Company Says It Will Comply With FDA's Warning on Energy Drink
April 13, 2007 -- The FDA has warned the maker of an energy drink called "Cocaine" about the drink's marketing.
In a letter to Redux Beverages, which makes the "Cocaine" drink, the FDA makes two complaints about the beverage's marketing.
First, the FDA says the drink is marketed as an alternative to an illicit street drug.
For instance, the FDA says the letters in the product name "appear to be spelled out in a white granular substance that resembles cocaine powder," and that the product container or drink's web site includes statements such as "The Legal Alternative" and "Liquid Cocaine."
Second, the FDA says the beverage's web site makes health claims that certain ingredients in the drink are intended to prevent, treat, or cure disease conditions. The FDA doesn't allow dietary supplements to make such claims.
The FDA posted its letter to Redux Beverages on the FDA's web site.
"We do not create the effects [nor] do we intend to create the effects of any illegal drug. We just have a controversial name," Hannah Kirby, managing partner of Redux Beverages, tells WebMD.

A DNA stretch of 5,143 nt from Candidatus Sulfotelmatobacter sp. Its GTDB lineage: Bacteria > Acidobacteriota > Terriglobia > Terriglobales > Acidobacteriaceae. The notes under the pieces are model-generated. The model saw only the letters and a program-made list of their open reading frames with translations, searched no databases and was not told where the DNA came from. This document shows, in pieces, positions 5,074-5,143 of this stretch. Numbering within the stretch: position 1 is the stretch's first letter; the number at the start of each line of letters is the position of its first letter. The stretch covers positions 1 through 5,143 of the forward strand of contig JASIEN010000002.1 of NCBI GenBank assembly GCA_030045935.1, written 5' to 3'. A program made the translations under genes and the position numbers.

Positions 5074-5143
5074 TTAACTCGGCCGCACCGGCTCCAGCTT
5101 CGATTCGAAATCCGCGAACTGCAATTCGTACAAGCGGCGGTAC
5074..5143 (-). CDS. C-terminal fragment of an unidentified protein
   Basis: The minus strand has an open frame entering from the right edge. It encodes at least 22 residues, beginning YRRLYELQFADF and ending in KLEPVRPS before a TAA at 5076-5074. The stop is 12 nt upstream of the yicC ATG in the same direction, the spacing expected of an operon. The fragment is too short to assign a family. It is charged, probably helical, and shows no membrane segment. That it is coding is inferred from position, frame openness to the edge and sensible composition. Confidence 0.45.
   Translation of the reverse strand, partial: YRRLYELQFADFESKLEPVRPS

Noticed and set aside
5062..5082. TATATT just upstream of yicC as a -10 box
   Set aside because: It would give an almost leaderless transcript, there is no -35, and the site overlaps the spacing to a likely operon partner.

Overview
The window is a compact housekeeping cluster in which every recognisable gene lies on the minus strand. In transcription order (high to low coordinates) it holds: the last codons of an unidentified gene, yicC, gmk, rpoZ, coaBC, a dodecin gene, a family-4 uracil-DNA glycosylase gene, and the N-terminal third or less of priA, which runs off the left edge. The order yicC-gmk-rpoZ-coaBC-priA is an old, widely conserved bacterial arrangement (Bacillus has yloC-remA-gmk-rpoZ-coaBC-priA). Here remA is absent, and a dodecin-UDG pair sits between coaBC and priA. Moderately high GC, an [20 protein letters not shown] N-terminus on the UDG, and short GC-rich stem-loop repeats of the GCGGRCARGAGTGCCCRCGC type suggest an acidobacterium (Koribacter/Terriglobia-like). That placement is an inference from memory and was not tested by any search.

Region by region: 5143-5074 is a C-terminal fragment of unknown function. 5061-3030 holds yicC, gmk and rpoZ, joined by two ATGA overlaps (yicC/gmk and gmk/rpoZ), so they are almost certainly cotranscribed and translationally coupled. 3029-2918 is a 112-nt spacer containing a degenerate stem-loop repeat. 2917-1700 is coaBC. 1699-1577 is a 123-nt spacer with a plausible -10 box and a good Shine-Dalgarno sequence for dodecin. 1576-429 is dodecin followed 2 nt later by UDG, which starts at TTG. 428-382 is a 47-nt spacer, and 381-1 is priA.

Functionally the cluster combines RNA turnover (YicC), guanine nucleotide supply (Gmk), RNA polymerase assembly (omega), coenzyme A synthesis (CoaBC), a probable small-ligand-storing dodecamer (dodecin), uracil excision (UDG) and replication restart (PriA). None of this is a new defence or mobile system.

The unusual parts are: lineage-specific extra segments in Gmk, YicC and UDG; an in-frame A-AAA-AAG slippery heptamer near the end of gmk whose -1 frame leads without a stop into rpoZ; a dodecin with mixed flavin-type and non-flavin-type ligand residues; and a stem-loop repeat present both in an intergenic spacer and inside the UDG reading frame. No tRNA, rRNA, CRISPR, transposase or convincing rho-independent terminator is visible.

"We are adjusting our advertising and print material and product material to comply with this," she says, referring to the FDA's warning. "We want to be in compliance.
"In order to meet this compliance, we need to put a disclaimer on our web site saying that these statements are not verified or approved by the Food and Drug Administration," Kirby says. She says it was "really naive on our part" not to have such a disclaimer.
"We're an energy drink," Kirby says. "We're sugar, water, and caffeine, and every energy drink is relatively the same and ours is no exception."
Kirby says that as far as she knows, the drink's name isn't an issue with the FDA.